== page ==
Mandating reporting laws

In California, the mandatory reporting law requires that healthcare providers send in a report to local law enforcement if they know or reasonably suspect that their patient has been injured as a result of abuse -- listed injuries include firearm injury, incest, battery, stabbing, rape, spousal abuse, torture, etc.

The healthcare provider is then required to call up local law enforcement and tell them about the suspected abuse as soon as possible or send in a written report within 48 hours.

For more information, see Mandatory reporting is a term used to describe the legislative requirement for selected groups of people to report suspected cases of child abuse and neglect to government authorities.

In Pennsylvania, a healthcare provider/manager doesn't have to report suspected domestic violence if the victim is an adult, and if the victim has been informed about mandatory reporting, doesn't consent, and afterwards, is referred to a victim's services agency.

Patients, of course, can always choose to report on their own as well. The report on suspected abuse must include the name of the patient, the patient's location, a description of the patient's injuries, and the name or identity of the abuser (if the identity is known). The report itself can go into more detail about the suspected abuse if the healthcare provider feels that further description will help.

However, the laws are not the same across all jurisdictions.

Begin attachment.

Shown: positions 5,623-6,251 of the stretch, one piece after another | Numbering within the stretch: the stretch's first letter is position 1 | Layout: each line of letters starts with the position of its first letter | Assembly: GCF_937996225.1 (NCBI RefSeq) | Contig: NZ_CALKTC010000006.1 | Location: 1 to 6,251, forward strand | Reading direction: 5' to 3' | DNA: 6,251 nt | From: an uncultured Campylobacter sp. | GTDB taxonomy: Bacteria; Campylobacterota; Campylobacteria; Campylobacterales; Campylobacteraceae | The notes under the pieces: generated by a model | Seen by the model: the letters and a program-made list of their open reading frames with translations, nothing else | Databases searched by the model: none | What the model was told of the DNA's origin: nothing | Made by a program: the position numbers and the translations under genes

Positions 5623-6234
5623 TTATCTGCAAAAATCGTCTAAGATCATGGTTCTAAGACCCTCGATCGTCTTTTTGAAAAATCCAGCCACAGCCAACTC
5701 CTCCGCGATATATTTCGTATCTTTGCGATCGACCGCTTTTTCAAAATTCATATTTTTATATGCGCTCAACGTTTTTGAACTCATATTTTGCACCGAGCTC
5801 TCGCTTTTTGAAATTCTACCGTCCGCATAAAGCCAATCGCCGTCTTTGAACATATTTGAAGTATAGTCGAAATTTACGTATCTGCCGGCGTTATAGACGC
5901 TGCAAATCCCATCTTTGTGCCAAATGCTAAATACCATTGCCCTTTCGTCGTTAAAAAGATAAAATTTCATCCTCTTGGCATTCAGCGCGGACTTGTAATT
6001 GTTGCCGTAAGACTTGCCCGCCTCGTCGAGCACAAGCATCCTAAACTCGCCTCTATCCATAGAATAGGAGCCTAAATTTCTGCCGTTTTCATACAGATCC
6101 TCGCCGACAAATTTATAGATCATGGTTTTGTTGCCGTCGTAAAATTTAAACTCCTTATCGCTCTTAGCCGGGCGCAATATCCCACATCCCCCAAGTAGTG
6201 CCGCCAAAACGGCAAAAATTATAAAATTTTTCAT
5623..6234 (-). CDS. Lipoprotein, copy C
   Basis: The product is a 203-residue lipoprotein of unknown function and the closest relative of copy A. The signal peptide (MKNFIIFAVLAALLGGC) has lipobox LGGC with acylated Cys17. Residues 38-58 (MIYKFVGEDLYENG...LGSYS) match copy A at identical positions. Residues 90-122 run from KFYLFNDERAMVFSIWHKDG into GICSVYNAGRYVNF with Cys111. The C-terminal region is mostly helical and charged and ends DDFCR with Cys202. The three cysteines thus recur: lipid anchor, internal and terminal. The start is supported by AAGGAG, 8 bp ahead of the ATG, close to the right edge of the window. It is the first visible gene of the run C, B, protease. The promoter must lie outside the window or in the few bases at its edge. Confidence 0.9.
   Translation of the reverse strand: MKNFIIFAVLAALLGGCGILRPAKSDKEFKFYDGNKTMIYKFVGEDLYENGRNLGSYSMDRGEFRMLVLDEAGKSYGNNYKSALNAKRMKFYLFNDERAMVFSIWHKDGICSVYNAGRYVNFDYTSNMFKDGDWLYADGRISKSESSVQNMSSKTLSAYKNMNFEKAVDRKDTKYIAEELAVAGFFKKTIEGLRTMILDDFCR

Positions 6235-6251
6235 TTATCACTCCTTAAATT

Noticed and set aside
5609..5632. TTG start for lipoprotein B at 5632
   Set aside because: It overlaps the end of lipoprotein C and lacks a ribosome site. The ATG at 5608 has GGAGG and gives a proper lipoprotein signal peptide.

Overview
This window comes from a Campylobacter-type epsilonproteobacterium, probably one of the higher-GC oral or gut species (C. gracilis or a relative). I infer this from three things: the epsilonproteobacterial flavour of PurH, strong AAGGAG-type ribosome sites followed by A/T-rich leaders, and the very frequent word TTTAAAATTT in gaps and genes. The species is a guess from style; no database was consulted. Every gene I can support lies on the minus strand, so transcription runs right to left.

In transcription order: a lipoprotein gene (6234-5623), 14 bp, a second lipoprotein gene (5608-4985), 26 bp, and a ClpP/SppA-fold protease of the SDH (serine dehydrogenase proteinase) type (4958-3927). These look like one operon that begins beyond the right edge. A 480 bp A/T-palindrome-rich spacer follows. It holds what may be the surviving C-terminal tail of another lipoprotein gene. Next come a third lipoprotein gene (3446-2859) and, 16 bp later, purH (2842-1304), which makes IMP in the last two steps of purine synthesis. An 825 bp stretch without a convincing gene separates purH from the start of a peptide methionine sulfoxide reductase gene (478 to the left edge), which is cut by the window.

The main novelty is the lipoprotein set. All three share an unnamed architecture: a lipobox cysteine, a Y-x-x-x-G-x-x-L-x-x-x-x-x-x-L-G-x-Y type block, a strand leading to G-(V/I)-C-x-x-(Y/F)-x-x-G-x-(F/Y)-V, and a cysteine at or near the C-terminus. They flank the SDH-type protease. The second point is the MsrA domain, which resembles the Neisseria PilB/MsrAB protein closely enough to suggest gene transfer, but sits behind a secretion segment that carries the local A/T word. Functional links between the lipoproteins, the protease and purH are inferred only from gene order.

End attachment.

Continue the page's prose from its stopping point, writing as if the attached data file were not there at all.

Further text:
The main differences concern who has to report and what types of abuse and neglect have to be reported.

However, federal law requires that the healthcare provider tell the patient if a mandatory report is going to be sent out, so that the patient understands and can prepare for local law enforcement to engage with them.

The exception to this federal rule is if telling the patient about the report puts the patient at risk, the healthcare provider doesn't need to tell the patient about the report. Sending in a report to local law enforcement authorities may cause new problems for the patient.The groups of people mandated to notify cases of suspected child abuse and neglect range from persons in a limited number of occupations (e.g., Qld), to a more extensive list (Vic., WA), to a very extensive list (ACT, NSW, SA, Tas.), through to every adult (NT; and Vic. The occupations most commonly named as mandated reporters are those who deal frequently with children in the course of their work: teachers, doctors, nurses and police.In addition to differences describing who is a mandated reporter across jurisdictions, there are differences in the types of abuse and neglect that must be reported.The patient-victim may be looked at as having 'betrayed' the abuser's trust, even though it was the healthcare provider who made the report and not the patient. Healthcare providers and others can and should attempt to guarantee the safety of the patient-victim.Contact security at the healthcare center or contact the local police if there's a real possibility that the patient won't be safe upon returning home.If you want to learn more about reporting domestic violence as well as other options available to you, you should contact a family law attorney in your neighborhood.

Tags: , ,